- CoE- A new Council of Europe Convention to protect children against sexual exploitation and abuse +/-
(Press Release) The Committee of Ministers of the Council of Europe has adopted the Convention on the Protection of Children against Sexual Exploitation and Sexual Abuse, which represents a major advance in this field. This new Convention is the first instrument to establish the various forms of sexual abuse of children as criminal offences, including such abuse committed in the home or family, with the use of force, coercion or threats. In addition to the offences traditionally committed in this field - sexual abuse, child prostitution, child pornography, children's forced participation in pornographic performances - the text also addresses the issue of "grooming" of children for sexual purposes and "sex tourism". The Convention will be opened for signature at the Conference of European Ministers of Justice in Lanzarote on 25 and 26 October this year. See The full text of the Convention and the explanatory report.
- MySpace deletes 29,000 sex offenders +/-
(Reuters) Popular Internet social network MySpace has detected and deleted 29,000 convicted sex offenders on its service, more than four times the figure it had initially reported. The company, owned by media conglomerate News Corp., said in May it had deleted about 7,000 user profiles that belonged to convicted offenders. MySpace attracts about 60 million unique visitors monthly in the United States.
- US - Democrats to push new Net sex-predator laws +/-
(CNET News.com) Expect a new push in Congress this fall for laws aimed at keeping sexual predators off the likes of MySpace.com and elevating fines on Internet service providers that don't report child pornography.
- US - New Scrutiny for Facebook Over Predators +/-
(New York Times) Facebook, the online social network, has stolen some of MySpace's momentum with users and the news media. Now, it is being subjected to the same accusations that it does not do enough to keep sexual predators off its site. Richard Blumenthal, Connecticut's attorney general, said that investigators in his state were looking into "three or more" cases of convicted sex offenders who had registered on Facebook and had "also found inappropriate images and content" on the service. The inquiry continues, he said, and state officials have contacted Facebook and asked it to remove the profiles.
- Eminem sues Apple over downloads +/-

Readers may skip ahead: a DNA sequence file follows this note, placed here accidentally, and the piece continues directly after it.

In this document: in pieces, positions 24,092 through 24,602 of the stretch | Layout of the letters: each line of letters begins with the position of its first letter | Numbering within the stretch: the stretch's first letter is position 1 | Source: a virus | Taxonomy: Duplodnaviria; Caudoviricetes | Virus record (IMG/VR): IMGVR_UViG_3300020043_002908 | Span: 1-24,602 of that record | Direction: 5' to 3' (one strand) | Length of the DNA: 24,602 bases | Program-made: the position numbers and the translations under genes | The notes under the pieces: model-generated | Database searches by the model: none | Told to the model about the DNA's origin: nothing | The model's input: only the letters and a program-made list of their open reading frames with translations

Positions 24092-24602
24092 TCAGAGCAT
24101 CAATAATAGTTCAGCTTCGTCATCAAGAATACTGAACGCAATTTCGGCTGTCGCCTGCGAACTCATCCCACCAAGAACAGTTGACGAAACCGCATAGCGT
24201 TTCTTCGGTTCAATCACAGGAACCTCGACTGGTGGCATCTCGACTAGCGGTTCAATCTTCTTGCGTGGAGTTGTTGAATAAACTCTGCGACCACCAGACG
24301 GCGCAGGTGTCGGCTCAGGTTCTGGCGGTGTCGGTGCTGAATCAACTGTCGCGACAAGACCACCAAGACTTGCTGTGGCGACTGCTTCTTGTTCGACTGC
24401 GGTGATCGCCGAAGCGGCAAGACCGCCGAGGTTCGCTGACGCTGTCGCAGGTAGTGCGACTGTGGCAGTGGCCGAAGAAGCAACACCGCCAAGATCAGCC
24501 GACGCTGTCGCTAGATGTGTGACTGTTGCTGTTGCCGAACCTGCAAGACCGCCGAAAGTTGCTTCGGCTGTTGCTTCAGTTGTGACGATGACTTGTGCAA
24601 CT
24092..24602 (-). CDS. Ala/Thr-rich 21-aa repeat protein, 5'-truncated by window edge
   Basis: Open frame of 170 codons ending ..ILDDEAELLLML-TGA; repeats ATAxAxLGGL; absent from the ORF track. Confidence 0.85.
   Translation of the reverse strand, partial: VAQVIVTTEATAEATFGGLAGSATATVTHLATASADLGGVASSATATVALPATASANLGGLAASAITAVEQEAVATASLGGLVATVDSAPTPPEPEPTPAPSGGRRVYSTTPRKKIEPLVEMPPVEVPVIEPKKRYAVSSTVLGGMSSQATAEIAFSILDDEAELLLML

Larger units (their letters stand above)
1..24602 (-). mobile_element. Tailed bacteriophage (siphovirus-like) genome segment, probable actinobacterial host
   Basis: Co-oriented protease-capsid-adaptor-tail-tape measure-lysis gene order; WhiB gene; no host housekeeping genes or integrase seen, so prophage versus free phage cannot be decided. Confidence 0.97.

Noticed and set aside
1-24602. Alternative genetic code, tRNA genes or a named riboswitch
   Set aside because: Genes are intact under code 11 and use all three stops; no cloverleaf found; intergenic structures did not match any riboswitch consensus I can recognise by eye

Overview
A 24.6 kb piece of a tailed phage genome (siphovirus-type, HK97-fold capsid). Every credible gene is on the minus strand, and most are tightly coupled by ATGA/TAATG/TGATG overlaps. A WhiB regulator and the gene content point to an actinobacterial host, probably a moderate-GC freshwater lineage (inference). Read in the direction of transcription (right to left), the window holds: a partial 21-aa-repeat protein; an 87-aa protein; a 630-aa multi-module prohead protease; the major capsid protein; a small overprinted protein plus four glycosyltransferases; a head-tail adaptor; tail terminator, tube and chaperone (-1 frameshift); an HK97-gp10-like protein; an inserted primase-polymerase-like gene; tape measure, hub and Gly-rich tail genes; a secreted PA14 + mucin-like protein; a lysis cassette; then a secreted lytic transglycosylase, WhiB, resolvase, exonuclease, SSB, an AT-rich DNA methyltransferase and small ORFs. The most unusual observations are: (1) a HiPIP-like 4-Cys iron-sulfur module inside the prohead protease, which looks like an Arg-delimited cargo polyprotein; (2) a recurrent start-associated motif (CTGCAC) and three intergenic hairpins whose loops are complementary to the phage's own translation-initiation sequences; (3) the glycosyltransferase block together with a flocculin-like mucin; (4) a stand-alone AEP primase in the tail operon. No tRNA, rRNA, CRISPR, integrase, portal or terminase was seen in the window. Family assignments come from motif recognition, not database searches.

(BBC) Rap star Eminem is suing computer firm Apple for allegedly selling his music in its iTunes store without permission. A lawsuit claiming infringement of copyright has been filed on behalf of the singer by his music publishing company Eight Mile Style. Apple pays Eminem's record label for each download - but Eight Mile Style argues it has not approved the deal.
- Please don't steal this Web content +/-
(CNET News.com) Automated digital plagiarism in which software bots can copy thousands of blog posts per hour and publish them verbatim onto Web sites on which contextual ads next to them can generate money for the site owner. Such Web sites are known among Web publishers as "scraper sites" because they effectively scrape the content off blogs, usually through RSS (Really Simple Syndication) and other feeds on which those blogs are sent.
- UK - Cameron pledge over violent music +/-
(BBC) David Cameron has pledged to extend copyright on music to 70 years - in exchange for an effort by music bosses to curb violent music and imagery. The Tory leader told record industry chiefs they had a responsibility to help fix Britain's "broken society". See speech. See also ISPs face down Tories on file sharing (The Register) ISPs have given David Cameron's call for them to block P2P music sharing short shrift, repeating their stance that they are not "the gatekeepers of the internet", as he insists.
- UK - Government rejects the extension of the copyright term for performers +/-
(EDRI-gram) To the big disappointment of the music industry, the UK Government refused to promote at the EU level, the extension of the presently 50-year copyright term for performers. According to the EU rules, the copyright period for song writers and their families covers their entire lives plus 70 years while performers and their producers benefit of a 50 year copyright period starting from the recording date. UK Government considers that the majority of the performers would not benefit of the extension as most of them "have contractual relationship requiring their royalties be paid back to the record label." It also stated that such an extension would lead to the increase of costs for the industry and to the consumers.
- UK - Survey finds pirate downloads at all-time high and set to rise +/-